CROWN ADVOCATE: As I say, the Probation Officers can speak for themselves, but arrangements had been made for him to attend Community Service on a Wednesday morning, on a day when lighter work and more vulnerable prisoners – sorry, not prisoners, more vulnerable convicted persons – are carrying out their order. They tend to carry out tasks at the zoo, at Durrell, sweeping up leaves and the like. What I submit to you – and you should ask the Probation Officers some questions – but what the report which the Probation Service has prepared for you reveals is just exactly the same type of conduct as you have faced for 18 months and which the Royal Court faced, with him playing a medical card when he thinks its suits him, being dismissive of people when it suits him and not engaging and then making allegations against people when it suits him. So that when he comes across people who don’t see the world as he does, or who want him to do something he doesn’t want to, he seems incapable of engaging with them and, rather than engaging in reason and reaching compromise with them, he accuses them, makes wild allegations with virtually no evidence or no evidence at all to back it up. What you see in the report, I repeat, is what you’ve seen throughout these proceedings and he is “swinging the lead. “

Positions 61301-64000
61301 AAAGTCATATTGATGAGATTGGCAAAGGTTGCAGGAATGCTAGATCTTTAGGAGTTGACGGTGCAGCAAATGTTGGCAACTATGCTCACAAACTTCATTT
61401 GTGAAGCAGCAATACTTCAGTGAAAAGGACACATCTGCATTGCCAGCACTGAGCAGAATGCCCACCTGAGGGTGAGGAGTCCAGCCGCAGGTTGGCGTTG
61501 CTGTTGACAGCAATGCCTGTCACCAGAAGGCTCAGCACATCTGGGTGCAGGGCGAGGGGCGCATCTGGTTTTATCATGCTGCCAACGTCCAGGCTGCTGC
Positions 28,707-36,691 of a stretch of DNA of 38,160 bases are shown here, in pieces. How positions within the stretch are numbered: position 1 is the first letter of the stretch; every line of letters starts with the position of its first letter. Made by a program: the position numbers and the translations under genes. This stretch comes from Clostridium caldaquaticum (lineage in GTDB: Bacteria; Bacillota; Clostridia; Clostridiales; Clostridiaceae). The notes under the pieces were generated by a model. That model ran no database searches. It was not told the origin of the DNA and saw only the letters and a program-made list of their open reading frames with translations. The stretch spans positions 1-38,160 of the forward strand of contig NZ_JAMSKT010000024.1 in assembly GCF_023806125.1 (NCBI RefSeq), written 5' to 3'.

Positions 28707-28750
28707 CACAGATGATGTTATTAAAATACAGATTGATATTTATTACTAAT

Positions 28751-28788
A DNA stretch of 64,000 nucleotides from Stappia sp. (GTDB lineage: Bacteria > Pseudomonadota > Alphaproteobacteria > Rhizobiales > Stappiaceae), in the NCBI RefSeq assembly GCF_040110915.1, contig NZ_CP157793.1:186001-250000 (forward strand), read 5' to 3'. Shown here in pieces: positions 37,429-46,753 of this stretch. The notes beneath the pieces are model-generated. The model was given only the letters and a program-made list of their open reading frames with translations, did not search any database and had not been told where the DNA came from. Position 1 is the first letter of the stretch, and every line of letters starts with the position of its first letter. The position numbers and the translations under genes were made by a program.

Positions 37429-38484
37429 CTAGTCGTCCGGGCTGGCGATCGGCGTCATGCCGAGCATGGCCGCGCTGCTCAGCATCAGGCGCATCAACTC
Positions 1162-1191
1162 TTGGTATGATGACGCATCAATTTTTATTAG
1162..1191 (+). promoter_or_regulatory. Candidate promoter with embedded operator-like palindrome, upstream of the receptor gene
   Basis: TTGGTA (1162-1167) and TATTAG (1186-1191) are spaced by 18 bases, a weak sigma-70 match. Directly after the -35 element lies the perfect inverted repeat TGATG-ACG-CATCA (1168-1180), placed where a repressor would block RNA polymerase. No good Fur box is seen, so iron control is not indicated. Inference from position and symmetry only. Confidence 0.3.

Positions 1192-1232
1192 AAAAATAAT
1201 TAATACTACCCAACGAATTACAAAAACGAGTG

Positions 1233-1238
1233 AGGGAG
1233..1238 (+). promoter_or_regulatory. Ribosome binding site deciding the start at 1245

Commissioner Pitchers was in no doubt in the middle of August that he was capable of doing community service. He is Exhibit A as to why he is capable of doing community service. He is a man who will argue with you until he is blue in the face. He will talk across you. He will insult you and he is more than capable of  engaging with things when he wants to. It is just when he doesn’t want to, when it doesn’t suit him that he decides that oh he’s too ill, “I’ve got a doctor’s report saying that I’m unfit for work” and he resorts to insults and excuses as to why he can’t comply with something he has been ordered to do; this in circumstances where a retired High Court Judge says that he is certain that he can carry out community service. Again, you doubtless will ask some questions of the Officers, but 95% of people who are ordered to do community service in Jersey carry it out, and in the Wednesday working group at the moment there are several people who have doctors’ certificates saying they are unfit for work, who carry out community service. It is about seven hours on a Wednesday. It can be as low as four and a half hours and any sensible engagement with Probation leads to persons being able to carry out community service.